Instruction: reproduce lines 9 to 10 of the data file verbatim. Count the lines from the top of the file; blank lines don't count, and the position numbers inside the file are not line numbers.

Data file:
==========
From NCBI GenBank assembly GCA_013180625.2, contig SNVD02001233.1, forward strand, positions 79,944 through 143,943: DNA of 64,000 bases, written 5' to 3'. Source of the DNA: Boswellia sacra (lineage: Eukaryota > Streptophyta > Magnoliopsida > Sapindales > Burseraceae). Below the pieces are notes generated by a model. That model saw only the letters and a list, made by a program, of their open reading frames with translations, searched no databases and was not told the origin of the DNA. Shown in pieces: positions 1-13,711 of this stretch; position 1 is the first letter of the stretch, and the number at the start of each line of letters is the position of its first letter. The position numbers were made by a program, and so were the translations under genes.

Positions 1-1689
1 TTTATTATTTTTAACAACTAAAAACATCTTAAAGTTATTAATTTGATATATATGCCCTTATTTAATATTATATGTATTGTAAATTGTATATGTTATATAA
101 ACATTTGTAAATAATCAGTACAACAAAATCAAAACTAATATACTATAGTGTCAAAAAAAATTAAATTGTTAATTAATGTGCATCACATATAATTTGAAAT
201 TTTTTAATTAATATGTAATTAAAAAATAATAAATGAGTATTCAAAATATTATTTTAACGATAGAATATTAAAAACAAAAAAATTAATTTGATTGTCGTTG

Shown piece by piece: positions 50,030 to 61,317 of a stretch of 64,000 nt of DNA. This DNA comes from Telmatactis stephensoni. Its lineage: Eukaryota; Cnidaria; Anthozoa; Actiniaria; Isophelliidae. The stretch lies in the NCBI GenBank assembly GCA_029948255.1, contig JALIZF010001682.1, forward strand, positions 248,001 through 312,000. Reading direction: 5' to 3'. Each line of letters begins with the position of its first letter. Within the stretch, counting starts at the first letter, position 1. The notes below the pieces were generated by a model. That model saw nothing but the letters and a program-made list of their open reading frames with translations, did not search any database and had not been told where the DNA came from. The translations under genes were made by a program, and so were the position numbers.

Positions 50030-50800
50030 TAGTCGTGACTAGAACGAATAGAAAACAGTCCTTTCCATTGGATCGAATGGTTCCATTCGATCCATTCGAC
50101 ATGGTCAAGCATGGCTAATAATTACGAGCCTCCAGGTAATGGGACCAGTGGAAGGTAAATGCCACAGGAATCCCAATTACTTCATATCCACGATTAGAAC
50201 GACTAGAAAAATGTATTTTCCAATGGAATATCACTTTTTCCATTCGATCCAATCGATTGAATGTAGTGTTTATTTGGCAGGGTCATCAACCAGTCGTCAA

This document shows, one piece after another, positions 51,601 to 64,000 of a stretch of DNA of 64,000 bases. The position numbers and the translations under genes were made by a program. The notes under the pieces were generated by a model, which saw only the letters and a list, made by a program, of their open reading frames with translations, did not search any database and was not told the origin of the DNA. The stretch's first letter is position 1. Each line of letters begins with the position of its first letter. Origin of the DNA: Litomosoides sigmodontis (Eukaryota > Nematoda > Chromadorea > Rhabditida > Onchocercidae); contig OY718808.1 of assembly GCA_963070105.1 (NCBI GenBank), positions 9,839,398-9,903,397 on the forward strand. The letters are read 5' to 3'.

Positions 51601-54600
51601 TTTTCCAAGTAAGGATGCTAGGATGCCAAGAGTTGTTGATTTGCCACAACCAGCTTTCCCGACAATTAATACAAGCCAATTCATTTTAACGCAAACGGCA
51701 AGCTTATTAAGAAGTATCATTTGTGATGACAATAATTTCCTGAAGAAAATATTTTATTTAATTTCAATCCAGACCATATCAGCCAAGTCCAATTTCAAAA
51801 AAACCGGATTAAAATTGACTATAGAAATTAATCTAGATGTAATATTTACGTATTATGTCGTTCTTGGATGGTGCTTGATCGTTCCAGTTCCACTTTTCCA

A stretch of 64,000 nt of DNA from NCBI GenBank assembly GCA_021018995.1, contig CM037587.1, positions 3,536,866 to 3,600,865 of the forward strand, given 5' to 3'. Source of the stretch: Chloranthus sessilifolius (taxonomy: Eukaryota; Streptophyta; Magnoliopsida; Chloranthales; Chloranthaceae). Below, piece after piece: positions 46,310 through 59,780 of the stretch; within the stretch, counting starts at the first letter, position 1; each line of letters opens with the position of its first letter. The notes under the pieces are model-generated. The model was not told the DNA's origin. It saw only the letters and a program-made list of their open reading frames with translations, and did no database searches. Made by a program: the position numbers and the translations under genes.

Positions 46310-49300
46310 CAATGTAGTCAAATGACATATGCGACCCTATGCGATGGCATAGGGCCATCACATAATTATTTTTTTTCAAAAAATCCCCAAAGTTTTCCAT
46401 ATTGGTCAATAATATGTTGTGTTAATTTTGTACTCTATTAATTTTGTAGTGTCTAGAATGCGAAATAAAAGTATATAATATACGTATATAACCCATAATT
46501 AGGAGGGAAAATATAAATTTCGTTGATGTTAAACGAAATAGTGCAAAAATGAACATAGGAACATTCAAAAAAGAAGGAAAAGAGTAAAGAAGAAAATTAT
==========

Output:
50101 ATGGTCAAGCATGGCTAATAATTACGAGCCTCCAGGTAATGGGACCAGTGGAAGGTAAATGCCACAGGAATCCCAATTACTTCATATCCACGATTAGAAC
50201 GACTAGAAAAATGTATTTTCCAATGGAATATCACTTTTTCCATTCGATCCAATCGATTGAATGTAGTGTTTATTTGGCAGGGTCATCAACCAGTCGTCAA